If you thought you had heard that outdated term of Dixie revisionist history recently, you did. In February 2009, Missouri Republican Bryan Stevenson took exception to President Obama's support for the Freedom of Choice Act, legislation which codify the reproductive rights protections of Roe v. Wade nationwide:

"What we are dealing with today is the greatest power grab by the federal government since the war of northern aggression."

The next logical step for the neo-Confederate s of the GOP is to threaten secession. And as ThinkProgress reported a year ago, Texas Governor Rick Perry suggested to a furious Tea Party rally that the secession option should be on the table:

Perry told reporters following his speech that Texans might get so frustrated with the government they would want to secede from the union.

"There's absolutely no reason to dissolve it. But if Washington continues to thumb their nose at the American people, you know, who knows what might come out of that."

Sadly for Perry and the secessionists, Supreme Court Justice and would-be Elena Kagan colleague Antonin Scalia crushed their hopes:

"If there was any constitutional issue resolved by the Civil War, it is that there is no right to secede."

Hoping to stand the Civil War on its head, President Obama's Republican opponents are once again turning to nullification. Suggesting that South Carolina's effort to nullify federal tariffs starting in 1828 was a blessing, foes of the new health care reform law claiming state sovereignty trumps federal supremacy. The new "Tentherism" is embodied by Minnesota State Senator Tom Emmer, the Republicans' choice to succeed Governor Tim Pawlenty. As TPM recounted last week:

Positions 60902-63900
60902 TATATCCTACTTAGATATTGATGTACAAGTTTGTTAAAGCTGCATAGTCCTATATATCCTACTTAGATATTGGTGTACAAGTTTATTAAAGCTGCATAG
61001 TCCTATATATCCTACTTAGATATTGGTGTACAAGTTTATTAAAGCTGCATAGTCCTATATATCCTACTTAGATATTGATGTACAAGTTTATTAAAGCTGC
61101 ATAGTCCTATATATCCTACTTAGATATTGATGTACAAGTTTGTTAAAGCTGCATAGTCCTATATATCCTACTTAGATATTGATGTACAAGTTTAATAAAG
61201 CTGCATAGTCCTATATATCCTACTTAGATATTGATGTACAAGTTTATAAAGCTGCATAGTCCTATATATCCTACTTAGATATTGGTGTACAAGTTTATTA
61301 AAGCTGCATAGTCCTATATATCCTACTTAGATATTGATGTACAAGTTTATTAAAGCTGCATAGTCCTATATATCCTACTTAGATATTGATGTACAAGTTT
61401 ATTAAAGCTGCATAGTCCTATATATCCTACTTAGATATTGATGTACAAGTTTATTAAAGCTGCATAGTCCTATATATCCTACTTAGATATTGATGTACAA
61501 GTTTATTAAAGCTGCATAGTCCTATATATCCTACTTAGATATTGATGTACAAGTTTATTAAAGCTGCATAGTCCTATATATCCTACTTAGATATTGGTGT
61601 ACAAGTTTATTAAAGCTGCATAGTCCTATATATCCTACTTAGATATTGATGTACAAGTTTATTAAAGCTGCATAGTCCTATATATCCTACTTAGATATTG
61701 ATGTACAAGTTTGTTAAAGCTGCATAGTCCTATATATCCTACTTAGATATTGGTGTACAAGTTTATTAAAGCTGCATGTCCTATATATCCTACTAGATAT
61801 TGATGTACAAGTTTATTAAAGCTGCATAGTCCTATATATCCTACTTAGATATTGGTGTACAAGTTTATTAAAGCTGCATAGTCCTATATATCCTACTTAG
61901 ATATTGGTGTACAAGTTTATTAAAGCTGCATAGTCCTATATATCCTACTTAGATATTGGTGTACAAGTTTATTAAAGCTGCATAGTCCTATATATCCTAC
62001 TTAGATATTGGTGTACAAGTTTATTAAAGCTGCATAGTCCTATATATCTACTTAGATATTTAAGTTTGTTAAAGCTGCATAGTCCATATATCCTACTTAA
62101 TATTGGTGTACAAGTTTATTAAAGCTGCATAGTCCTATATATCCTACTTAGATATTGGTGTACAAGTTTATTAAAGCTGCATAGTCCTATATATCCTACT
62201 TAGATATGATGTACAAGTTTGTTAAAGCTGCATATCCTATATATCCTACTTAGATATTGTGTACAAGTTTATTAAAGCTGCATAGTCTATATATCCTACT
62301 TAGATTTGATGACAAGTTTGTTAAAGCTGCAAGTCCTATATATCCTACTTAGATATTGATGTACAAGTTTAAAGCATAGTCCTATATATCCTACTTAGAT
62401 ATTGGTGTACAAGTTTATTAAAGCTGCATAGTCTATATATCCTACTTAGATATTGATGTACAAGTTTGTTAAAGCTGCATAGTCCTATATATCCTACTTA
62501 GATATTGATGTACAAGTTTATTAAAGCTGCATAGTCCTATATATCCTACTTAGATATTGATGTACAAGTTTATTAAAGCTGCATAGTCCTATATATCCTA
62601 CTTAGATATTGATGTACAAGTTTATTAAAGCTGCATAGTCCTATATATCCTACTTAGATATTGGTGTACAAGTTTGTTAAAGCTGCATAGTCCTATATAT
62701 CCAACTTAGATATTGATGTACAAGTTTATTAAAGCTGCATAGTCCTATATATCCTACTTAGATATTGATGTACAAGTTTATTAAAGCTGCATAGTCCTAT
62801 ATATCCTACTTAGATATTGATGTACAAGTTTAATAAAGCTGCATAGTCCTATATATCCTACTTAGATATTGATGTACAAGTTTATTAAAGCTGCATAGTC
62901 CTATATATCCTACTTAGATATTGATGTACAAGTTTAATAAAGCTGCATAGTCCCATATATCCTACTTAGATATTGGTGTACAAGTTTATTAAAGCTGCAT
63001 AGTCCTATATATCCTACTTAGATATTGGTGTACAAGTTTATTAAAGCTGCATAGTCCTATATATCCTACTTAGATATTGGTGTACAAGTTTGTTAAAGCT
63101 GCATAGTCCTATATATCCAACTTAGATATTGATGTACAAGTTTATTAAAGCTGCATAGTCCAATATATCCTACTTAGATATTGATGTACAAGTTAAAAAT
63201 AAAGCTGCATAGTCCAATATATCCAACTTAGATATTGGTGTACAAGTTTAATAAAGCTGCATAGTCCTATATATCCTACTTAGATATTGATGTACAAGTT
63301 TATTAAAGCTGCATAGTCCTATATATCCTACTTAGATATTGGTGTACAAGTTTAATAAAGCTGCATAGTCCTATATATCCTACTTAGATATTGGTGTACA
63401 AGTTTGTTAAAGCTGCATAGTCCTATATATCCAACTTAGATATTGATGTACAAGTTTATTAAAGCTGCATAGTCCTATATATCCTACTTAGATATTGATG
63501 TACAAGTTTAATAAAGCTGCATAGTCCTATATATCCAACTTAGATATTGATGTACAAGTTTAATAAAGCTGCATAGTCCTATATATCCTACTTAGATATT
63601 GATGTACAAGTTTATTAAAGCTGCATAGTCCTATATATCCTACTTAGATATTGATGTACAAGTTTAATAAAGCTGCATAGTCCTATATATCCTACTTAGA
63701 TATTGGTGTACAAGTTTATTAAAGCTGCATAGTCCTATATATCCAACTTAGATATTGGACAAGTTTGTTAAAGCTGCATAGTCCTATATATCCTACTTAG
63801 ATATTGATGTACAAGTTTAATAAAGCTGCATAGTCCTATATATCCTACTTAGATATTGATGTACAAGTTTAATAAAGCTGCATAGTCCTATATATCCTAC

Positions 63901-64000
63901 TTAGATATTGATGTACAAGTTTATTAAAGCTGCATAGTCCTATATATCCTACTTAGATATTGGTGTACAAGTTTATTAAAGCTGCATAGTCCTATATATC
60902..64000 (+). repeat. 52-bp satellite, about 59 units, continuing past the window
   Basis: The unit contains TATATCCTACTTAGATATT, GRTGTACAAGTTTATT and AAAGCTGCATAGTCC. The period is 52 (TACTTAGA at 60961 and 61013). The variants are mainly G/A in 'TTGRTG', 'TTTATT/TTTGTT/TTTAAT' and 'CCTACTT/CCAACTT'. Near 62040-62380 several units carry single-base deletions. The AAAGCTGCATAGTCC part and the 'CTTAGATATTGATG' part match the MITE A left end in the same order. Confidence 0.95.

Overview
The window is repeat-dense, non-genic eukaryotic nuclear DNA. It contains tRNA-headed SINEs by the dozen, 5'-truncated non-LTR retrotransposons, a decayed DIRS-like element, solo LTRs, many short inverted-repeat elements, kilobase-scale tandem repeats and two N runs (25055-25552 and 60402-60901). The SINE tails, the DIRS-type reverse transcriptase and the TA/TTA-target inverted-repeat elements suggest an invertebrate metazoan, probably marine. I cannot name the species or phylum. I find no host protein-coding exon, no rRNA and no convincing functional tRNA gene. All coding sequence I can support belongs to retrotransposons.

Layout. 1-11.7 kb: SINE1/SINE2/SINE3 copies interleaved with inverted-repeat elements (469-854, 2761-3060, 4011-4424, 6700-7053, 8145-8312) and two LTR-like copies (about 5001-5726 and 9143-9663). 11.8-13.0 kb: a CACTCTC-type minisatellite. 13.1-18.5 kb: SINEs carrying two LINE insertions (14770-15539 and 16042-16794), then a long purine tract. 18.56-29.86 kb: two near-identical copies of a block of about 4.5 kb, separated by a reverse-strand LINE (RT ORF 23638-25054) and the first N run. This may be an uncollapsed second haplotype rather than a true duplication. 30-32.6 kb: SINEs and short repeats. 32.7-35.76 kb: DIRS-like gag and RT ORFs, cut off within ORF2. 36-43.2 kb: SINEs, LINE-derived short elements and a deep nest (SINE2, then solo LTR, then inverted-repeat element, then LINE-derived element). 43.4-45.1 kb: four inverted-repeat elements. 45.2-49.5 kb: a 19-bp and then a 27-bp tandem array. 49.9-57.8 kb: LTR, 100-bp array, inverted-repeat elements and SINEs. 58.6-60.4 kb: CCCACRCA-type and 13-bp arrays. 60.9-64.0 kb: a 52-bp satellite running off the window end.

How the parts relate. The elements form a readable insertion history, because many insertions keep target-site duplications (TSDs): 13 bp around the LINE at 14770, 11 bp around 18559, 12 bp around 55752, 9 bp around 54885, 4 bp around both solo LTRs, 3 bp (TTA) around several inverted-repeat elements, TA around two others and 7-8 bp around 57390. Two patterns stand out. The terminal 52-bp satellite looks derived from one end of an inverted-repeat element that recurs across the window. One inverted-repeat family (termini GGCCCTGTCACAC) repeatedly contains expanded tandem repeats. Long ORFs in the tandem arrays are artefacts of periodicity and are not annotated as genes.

He has even proposed a state constitutional amendment that would allow federal laws to operate in Minnesota only if they were consented to by super-majorities of the state legislature.

(Sadly, Republican Civil War era propaganda has been successful in transforming American political discourse. A Pew Research Center poll found that 77% of respondents have a positive view of the term "states rights.")
And so it goes. As Republicans wage their battle against Elena Kagan as the latest front in their perpetual war against President Obama, they turn to the Constitution. Just not, TPM pointed out, the one you think. Under the Constitution of the Confederate States of America:

Language promoting "the general welfare" was omitted, while the right to own slaves was explicitly guaranteed although foreign slave trade was forbidden).

The president, serving a single six-year term, was given line-item veto power over the budget, and his cabinet awarded nonvoting seats in Congress. To guarantee Southerners their much-desired states' rights, the federal government had no authority to levy protective tariffs, make internal improvements, or overrule state court decisions, while states had the right to sustain their own armies and enter into separate agreements with one another, and were given greater power in amending the constitution.

So much for the Party of Lincoln.


Jon Perr
Jon Perr is a technology marketing consultant and product strategist who writes about American politics and public policy.